People Make Mistakes
I have done it and you probably have too. Humans make mistakes. Maybe you deleted some content by mistake. Maybe you made some change but, don’t even know what you did. One time I accidentally deleted over 1,000 photos from a site in one click. It can happen. Having a backup will make these kinds of mistakes no big deal. You just restore your backup and you are on your way.
You’ve Been Hacked
WordPress is used to run more websites than any other CMS (content management system) on the web. This makes it a big target for hackers. Every minute of every day computers are trying to hack into WordPress sites around the world. I can pretty much guarantee your site has been under attack at one point or another.
If a hacker gets in who knows what they will do. The average WordPress site has at least 1,300 files. It can be very tricky to find what files have been changed and if the hacker has hidden any new files somewhere. Hackers can hide all kinds of stuff in your database too. Having a backup allows you to take your site back to the time before the hackers got in. Then, you can change passwords, and harden your site to prevent it from being hacked again. Without a backup you may never know if your site is clean. Also, there are some great services like Sucuri who can help clean up your site if you have been hacked. That’s a topic for another day.
What Is A Good Backup Strategy?
A good backup strategy includes an automatic backup. You don’t want to have to remember to go through a ten step process to back up your site. Even having to click one button to backup your site is not a good strategy. You will forget or become too busy to do it. The backups you have will be inconsistent at best. That’s why it is important to use a backup tool that will automatically back up your site on a regular basis.
The frequency of your backup depends on how frequently you add content and change your website. A good rule of thumb is to have a daily backup. If you update your site more frequently you might want several backups every day. Just ask yourself, “If I loose one day of work on my site, how bad would that be?” For most people loosing one day of work would be frustrating, but not too difficult to recreate. Comparing that to no backup, or an inconsistent backup, you could loose weeks, months or even years of work. Just thinking about loosing months or years of work makes me feel sick.
A common mistake is to store your backups on the server that runs your website. If your backups are only on the server your website runs on you are opening yourself to unnecessary risk. If something happens to that server and your website is lost changes are pretty good your backups will be lost too. Be sure that a copy of your backups are saved on another server somewhere. Most backup plugins allow you to have a copy of your backup sent to another server or another service such a Goole Drive or Dropbox. Be sure to enable remote storage when setting up your backup plugin.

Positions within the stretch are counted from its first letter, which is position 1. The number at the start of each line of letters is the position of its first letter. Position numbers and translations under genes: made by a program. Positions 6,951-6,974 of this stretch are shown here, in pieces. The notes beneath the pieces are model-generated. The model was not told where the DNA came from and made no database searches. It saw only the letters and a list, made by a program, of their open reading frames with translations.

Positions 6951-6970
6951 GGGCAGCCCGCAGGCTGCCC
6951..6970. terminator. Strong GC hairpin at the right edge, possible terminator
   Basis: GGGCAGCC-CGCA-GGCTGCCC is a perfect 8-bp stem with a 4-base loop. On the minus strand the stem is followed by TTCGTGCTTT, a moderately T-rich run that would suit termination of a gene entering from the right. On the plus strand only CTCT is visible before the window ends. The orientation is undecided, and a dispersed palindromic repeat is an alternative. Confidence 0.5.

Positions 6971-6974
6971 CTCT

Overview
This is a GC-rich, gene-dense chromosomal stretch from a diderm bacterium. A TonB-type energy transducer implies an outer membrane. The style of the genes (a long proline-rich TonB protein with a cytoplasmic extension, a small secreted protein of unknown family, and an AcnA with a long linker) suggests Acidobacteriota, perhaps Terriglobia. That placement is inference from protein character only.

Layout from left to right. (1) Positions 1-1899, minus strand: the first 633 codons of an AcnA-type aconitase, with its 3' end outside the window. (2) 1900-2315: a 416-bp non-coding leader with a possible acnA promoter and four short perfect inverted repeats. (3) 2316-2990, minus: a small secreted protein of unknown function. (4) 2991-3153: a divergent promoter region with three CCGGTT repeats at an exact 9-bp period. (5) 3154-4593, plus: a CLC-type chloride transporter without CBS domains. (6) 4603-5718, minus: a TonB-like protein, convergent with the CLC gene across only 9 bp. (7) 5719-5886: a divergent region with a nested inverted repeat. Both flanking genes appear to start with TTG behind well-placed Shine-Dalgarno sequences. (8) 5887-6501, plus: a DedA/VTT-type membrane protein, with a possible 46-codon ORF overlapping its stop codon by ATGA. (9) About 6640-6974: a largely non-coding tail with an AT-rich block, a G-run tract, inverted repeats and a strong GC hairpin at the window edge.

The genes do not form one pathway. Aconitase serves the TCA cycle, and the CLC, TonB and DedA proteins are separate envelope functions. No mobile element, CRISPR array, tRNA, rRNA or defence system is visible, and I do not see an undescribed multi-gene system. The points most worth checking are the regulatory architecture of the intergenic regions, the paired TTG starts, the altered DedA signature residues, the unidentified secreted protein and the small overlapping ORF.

What Should I Back Up?
Your website is made up of files and a database. Many people don’t always realize there is a database. Be sure that you are backing up both your files and your database. In order to support more complex backup strategies backup plugins sometimes allow you to backup just your files or just your database. Make sure that you back up both your files and your database. You need both to have a fully functional site.
Test The Backup
Configuring the backup plugin and hoping that it works is not enough. You need to test the backup. Usually the backup is contained in a zip file. Download one of the backups and unzip it. Take a look and make sure you see files and a database backup file. The database backup is usually one file that has .sql at the end.
Do a test restore of your backup. If you have a way to run a WordPress site on your computer restore your backup on your computer. If you have a test or staging environment on a server restore the backup there. You want to be sure the backup is being created correctly. Also, do a test restore on your site. That way you know the exact steps to restore your site when a problem happens. Even small problems can cause a little bit of panic and if you know the steps in advance to do the restore the panic of the situation won’t get the best of you.
There are a lot of backup plugins available for WordPress. Two that stand out to me the most are Backup Buddy and UpdraftPlus. Backup Buddy is a paid plugin and UpdraftPlus is a free one. If you can swing the cost of Backup Buddy, which comes down to only a few bucks a month it is well worth it. Your payment gives you access to support and a better guarantee that the plugin will work. UpdraftPlus has been around for a while, but since it is free they don’t owe you anything. They could decide tomorrow to discontinue the plugin and leave you hanging. They probably won’t close up tomorrow, but paying for a backup plugin provides, a helping hand, some additional insurance, and peace of mind.